What Is Fibromyalgia?

Fibromyalgia is the second most common condition affecting bones and muscles. It is a neurosensory disorder characterized by widespread muscle pain, joint stiffness and fatigue. While the chronic condition affects 6 to 12 million people in the U.S., it still is often misdiagnosed and misunderstood. According to WedMD, there are no tests to confirm a diagnosis, but doctors will make a judgement after ruling out conditions with similar symptoms through blood tests and x-rays.

Symptoms may include:

  • Widespread pain
  • Fatigue
  • Morning stiffness
  • Difficulties with memory or concentration
  • Numbness or tingling in the body
  • Sensitivity to temperature, bright lights and loud noises
  • Painful menstruation
  • Tenderness to touch

There are no known causes of fibromyalgia, but it is believed to be related to how the brain and spinal cord process pain signals from nerves throughout the body. Fibromyalgia was once thought to be a mental disorder, but it is now classified as a pain disorder that can cause multiple psychological symptoms.

The risk of developing fibromyalgia is higher for women and those who rarely exercise, have arthritis or an infection, have a mood disorder, have been abused or have PTSD, and have a family history of fibromyalgia.

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How is Fibromyalgia Treated?

While there are currently no treatments to cure fibromyalgia, doctors focus on prescribing medications and recommending lifestyle changes to minimize the symptoms and reduce pain.

Behavior Changes

When experiencing widespread pain from fibromyalgia, it may be hard to get motivated to make lifestyle changes, but adjusting exercise and diet habits is an important step towards controlling pain. Exercise may sound like the last thing you want to do, and while at first it may increase pain, incorporating it into your daily routine will decrease symptoms eventually. Try picking up exercises that are easier on your joints like swimming, walking, stretching, and biking. Continue focusing on a healthy diet. Be conscious about the food choices you are making and limit your caffeine intake.

Fatigue is one of the main characteristics of fibromyalgia, which is why getting the appropriate amount of sleep is essential. Limit daytime napping, develop a sleep routine, and limit electronics before bed. Reducing stress in life can also help prevent insomnia and manage pain symptoms. Stress management techniques include deep-breathing exercises, meditation, and yoga.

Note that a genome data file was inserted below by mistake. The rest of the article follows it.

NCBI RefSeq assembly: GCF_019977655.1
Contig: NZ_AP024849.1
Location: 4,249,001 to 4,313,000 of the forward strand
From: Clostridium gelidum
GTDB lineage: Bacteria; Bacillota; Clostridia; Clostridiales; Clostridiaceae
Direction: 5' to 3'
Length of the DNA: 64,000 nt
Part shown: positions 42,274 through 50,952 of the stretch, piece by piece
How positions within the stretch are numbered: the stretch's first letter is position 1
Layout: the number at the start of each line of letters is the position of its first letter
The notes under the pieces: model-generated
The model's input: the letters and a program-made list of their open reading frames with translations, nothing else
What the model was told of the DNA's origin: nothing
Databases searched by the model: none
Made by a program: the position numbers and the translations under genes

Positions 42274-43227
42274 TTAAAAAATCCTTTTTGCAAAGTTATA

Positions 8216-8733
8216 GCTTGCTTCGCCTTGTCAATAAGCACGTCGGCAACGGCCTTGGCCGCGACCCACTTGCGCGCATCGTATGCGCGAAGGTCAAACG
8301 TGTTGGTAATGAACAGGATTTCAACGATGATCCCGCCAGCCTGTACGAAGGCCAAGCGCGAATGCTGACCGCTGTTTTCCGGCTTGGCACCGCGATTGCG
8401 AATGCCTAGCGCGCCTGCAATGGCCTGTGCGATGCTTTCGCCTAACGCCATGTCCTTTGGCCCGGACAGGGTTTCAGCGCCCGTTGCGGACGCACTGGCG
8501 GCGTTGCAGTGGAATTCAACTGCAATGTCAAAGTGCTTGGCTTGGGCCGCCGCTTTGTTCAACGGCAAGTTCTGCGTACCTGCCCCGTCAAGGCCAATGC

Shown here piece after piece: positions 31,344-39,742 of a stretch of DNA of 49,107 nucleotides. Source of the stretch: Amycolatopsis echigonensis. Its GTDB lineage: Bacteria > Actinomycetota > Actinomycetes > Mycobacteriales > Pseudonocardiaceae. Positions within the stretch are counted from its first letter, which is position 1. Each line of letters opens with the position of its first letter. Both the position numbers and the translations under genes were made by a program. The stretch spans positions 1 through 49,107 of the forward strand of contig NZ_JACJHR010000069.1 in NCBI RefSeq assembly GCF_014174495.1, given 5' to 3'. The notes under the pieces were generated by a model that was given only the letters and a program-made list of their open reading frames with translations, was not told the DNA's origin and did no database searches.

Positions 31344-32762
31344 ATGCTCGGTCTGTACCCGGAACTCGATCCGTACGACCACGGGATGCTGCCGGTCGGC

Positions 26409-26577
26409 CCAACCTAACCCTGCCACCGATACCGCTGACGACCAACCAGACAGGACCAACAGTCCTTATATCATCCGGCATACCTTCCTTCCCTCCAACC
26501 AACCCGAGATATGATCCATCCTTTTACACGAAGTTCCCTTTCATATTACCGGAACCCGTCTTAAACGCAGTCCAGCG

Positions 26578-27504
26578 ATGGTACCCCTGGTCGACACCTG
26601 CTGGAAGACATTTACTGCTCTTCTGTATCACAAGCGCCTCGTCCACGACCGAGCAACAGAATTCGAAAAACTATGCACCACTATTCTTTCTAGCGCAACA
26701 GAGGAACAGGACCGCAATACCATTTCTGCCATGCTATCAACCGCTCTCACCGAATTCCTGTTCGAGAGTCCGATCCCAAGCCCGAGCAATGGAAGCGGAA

Medications can help make symptoms of fibromyalgia more manageable. These include over-the-counter pain relievers such as acetaminophen, ibuprofen, and naproxen sodium. A doctor may also prescribe a stronger pain reliever, an antidepressant, or anti-seizure drug that has been found to reduce pain or promote sleep. It’s important to talk to a doctor about your options and choose the right treatment that will work for you.

Complementary Therapies

Fibromyalgia greatly impacts your body and your physical health, which can also have severe effects on many different aspects your life. There are a variety of different therapies that may help you live as full a life as possible with the condition. Engaging in physical therapy will improve your strength and stamina while occupational therapy can provide information on techniques used to cause less stress on the body while performing all your typical functions. Speaking with a counselor or attending a support group can teach you how to manage emotions and help you come to terms with your diagnosis.

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Alternative Ways to Treat Fibromyalgia

There are a few alternative treatment methods that have been demonstrated to improve symptoms in fibromyalgia patients.

Massage Therapy and Acupuncture

Massage therapy works by using physical techniques and oils on your skin and muscles to release tension, improve flexibility, and increase your body’s production of natural painkillers. Acupuncture is believed to treat pain by changing blood flow and levels of neurotransmitters depending on where thin needles are inserted into the skin.

Transcranial Magnetic Stimulation (TMS)

If you experience negative side effects from the medications for fibromyalgia or the treatments are not working to relieve your pain, Transcranial magnetic stimulation may be a solution for you. TMS involves using magnetic brain stimulation to improve the patients’ symptoms and does not have severe side effects that are common in oral medications. The most common side effect reported was scalp discomfort.

According to WebMD, a study found that TMS therapy decreased pain, fatigue, and depression symptoms in fibromyalgia patients and improved the quality of life.

“This improvement is associated with an increase in brain metabolism, which argues for a physical cause for this disorder and for the possibility of changes in areas of the brain to improve the symptoms,” said lead researcher Dr. Eric Guedj, of Aix-Marseille University and the National Center for Scientific Research.

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